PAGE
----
Horvat said that the authorities of that eastern city on the Sava River, across the city of Brod in neighboring Bosnia and Herzegovina, had sent the Economy and Sustainable Development Ministry an action plan for the improvement of air quality six times and that the ministry returned the report six times because the measures envisaged were not good.
He noted that ministry officials in January had meetings with representatives of Slavonski Brod, Osijek, and Zagreb to instruct them how those actions plan should look.
Following talks with the competent authorities of Bosnia and Herzegovina, concerning the oil refinery in Brod, about which Slavonski Brod authorities had been complaining for years, Horvat said that some progress had been made.
We no longer have the degree of emissions and pollution as before, he said in response to HDZ MP Miro Totgergeli and Social Democrats MP Marina Opačak Bilić, stressing that Slavonski Brod has a number of problems, that pollution there increases in the winter due to traffic and people using wood for heating, which, he said, causes hydrogen sulfide emissions that do not come from the neighboring country.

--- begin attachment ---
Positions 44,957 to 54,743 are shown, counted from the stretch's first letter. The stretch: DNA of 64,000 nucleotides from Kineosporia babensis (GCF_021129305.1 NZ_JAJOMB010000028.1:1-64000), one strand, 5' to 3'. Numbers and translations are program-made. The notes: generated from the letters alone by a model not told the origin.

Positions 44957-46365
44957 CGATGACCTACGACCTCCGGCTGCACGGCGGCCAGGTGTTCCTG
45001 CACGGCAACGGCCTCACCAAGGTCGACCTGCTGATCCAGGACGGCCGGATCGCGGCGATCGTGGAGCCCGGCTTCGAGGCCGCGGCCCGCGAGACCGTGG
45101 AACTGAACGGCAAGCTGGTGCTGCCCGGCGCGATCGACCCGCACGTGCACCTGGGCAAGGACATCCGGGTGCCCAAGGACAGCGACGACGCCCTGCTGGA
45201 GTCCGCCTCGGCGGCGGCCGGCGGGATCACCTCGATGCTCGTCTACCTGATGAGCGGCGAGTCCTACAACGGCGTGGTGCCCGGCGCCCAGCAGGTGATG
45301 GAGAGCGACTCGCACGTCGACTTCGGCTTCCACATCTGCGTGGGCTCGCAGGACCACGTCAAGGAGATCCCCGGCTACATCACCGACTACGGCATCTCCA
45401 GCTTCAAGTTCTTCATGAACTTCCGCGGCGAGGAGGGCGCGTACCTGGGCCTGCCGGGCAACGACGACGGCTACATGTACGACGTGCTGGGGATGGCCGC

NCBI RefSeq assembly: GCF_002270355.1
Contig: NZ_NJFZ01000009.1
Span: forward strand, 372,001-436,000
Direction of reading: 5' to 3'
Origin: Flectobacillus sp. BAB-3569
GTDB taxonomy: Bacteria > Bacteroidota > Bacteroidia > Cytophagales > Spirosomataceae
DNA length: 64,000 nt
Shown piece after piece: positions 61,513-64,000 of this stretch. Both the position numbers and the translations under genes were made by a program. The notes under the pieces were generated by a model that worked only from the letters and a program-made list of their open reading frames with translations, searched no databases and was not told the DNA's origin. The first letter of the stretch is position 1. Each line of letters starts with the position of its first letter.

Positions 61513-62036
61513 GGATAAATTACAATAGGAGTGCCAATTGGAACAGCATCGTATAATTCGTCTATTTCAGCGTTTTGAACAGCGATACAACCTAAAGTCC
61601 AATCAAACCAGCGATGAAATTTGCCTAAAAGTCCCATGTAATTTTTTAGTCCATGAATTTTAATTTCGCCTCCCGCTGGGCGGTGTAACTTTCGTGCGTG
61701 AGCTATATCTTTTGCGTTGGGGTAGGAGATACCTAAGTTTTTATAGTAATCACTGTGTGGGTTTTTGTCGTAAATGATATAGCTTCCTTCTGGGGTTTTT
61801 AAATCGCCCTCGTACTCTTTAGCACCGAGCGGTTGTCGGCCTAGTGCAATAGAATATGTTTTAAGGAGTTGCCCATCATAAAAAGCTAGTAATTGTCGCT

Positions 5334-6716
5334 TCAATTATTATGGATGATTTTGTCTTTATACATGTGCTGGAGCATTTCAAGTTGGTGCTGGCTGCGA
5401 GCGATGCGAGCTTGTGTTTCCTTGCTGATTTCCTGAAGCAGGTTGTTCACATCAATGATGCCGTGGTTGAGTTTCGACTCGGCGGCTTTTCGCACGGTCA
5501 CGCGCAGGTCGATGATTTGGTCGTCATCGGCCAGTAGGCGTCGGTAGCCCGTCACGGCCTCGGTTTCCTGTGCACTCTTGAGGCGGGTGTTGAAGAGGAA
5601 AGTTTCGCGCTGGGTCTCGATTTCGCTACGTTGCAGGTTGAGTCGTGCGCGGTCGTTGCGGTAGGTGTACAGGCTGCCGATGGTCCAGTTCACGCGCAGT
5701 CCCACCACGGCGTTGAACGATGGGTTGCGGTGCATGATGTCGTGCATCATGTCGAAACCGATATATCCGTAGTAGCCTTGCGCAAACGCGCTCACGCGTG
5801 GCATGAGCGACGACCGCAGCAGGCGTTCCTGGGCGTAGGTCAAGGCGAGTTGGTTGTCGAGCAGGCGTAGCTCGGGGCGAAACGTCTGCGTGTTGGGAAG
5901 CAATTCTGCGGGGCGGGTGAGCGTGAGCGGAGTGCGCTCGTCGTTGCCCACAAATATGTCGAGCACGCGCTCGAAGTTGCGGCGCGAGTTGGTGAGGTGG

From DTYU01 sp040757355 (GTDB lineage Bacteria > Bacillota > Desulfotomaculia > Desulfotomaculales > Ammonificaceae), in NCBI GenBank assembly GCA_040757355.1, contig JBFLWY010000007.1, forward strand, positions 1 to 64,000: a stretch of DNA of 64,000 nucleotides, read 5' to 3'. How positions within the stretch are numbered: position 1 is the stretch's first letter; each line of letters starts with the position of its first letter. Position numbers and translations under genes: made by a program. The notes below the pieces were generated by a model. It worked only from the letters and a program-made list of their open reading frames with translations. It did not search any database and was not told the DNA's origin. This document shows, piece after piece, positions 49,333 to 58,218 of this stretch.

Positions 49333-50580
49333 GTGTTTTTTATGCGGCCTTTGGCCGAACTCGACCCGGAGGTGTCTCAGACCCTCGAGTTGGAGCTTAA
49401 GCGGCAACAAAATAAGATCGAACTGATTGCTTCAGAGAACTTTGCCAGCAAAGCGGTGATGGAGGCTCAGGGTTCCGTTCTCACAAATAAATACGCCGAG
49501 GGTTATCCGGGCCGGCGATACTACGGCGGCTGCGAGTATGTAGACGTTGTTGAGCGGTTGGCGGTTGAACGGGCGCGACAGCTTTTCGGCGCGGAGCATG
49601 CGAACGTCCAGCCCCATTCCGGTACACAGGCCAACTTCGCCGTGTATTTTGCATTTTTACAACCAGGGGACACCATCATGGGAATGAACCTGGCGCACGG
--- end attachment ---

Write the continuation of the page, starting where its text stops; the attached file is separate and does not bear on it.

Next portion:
Most of Croatia has top air quality
Horvat explained that action plans to improve air quality are adopted only by those agglomerations which are found to exceed the annual average of allowed particle pollution.
That is the obligation of their leaders, the Ministry does not do that, Horvat told MPs, confirming that those who put forward a plan must also ensure funds for its implementation.
He also noted that air in most of Croatia was of top quality, while in some urban centers it was below that category.
However, Vesna Vučemilović of the Croatian Sovereignists cited data from the European Environment Agency, saying that the quality of air in Croatia gives cause for concern.
It is estimated that every year there are more than 5,000 premature deaths due to poor air quality, she said.
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